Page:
Jurgen Lieppe

“Israel is laid waste; his seed is not,” boasted Pharaoh Merneptah on this stele dating to 1207 B.C.E., his fifth regnal year. “Plundered is the [land] of Canaan …” the stele says in the lines just preceding the mention of Israel, “Ashkelon has been carried off; Gezer has been seized; Yano‘am has been made into nothing.” The Canaanite campaign occurred at the beginning of Merneptah’s rule, in 1212 B.C.E.

The reference to Israel—the earliest one outside the Bible—occurs slightly to the left of center in the second line from the bottom (see detail). Unpronounced signs, called determinatives, attached to the place names in this section of the stele indicate that Ashkelon, Gezer and Yano‘am were cities and that Canaan was a foreign land; the determinative for Israel, however, indicates that the term referred to a people rather than a place. The Merneptah Stele shows that a people called Israel existed in 1212 B.C.E. and that the pharaoh of Egypt not only knew about them but also felt it was worth boasting about having defeated them in battle.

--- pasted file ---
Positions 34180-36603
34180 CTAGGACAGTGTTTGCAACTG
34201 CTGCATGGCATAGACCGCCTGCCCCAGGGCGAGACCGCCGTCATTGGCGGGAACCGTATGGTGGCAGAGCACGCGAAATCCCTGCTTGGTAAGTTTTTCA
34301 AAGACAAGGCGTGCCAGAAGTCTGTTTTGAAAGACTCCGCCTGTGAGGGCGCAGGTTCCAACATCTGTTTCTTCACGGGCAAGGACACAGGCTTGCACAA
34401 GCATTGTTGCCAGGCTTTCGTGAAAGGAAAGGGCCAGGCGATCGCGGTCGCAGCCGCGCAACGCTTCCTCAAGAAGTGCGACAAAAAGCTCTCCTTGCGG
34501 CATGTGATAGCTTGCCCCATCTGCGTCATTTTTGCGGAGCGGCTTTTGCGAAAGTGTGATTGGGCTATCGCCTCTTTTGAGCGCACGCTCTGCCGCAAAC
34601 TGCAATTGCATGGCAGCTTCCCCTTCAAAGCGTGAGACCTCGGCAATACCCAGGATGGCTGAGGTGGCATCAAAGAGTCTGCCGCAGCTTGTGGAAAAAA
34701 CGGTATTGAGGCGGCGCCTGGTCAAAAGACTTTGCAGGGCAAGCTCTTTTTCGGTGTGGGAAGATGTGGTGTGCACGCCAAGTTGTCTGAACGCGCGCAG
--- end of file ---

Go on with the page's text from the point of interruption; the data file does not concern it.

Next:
But what was the Israel that Merneptah was boasting about? Frank Moore Cross believes that they were at the time still a small people, perhaps pastoralists or villagers in the central hill country of Canaan, who were not to coalesce into the 12-tribe league known from the Bible until the 12th century B.C.E.